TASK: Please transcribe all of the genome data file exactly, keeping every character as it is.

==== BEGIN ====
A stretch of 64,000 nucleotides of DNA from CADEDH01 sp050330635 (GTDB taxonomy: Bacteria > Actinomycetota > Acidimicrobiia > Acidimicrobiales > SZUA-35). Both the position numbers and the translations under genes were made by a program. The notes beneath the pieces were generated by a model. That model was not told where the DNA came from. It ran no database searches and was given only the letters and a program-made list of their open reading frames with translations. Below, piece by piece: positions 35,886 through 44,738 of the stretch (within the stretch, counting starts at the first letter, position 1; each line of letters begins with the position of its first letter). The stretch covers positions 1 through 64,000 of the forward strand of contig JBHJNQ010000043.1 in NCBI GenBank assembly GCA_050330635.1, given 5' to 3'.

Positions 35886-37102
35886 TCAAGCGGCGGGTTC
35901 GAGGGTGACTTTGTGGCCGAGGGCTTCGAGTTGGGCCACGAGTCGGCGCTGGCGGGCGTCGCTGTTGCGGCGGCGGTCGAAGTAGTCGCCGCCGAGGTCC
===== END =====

A stretch of 64,000 nucleotides of DNA from CADEDH01 sp050330635 (GTDB taxonomy: Bacteria > Actinomycetota > Acidimicrobiia > Acidimicrobiales > SZUA-35). Both the position numbers and the translations under genes were made by a program. The notes beneath the pieces were generated by a model. That model was not told where the DNA came from. It ran no database searches and was given only the letters and a program-made list of their open reading frames with translations. Below, piece by piece: positions 35,886 through 44,738 of the stretch (within the stretch, counting starts at the first letter, position 1; each line of letters begins with the position of its first letter). The stretch covers positions 1 through 64,000 of the forward strand of contig JBHJNQ010000043.1 in NCBI GenBank assembly GCA_050330635.1, given 5' to 3'.

Positions 35886-37102
35886 TCAAGCGGCGGGTTC
35901 GAGGGTGACTTTGTGGCCGAGGGCTTCGAGTTGGGCCACGAGTCGGCGCTGGCGGGCGTCGCTGTTGCGGCGGCGGTCGAAGTAGTCGCCGCCGAGGTCC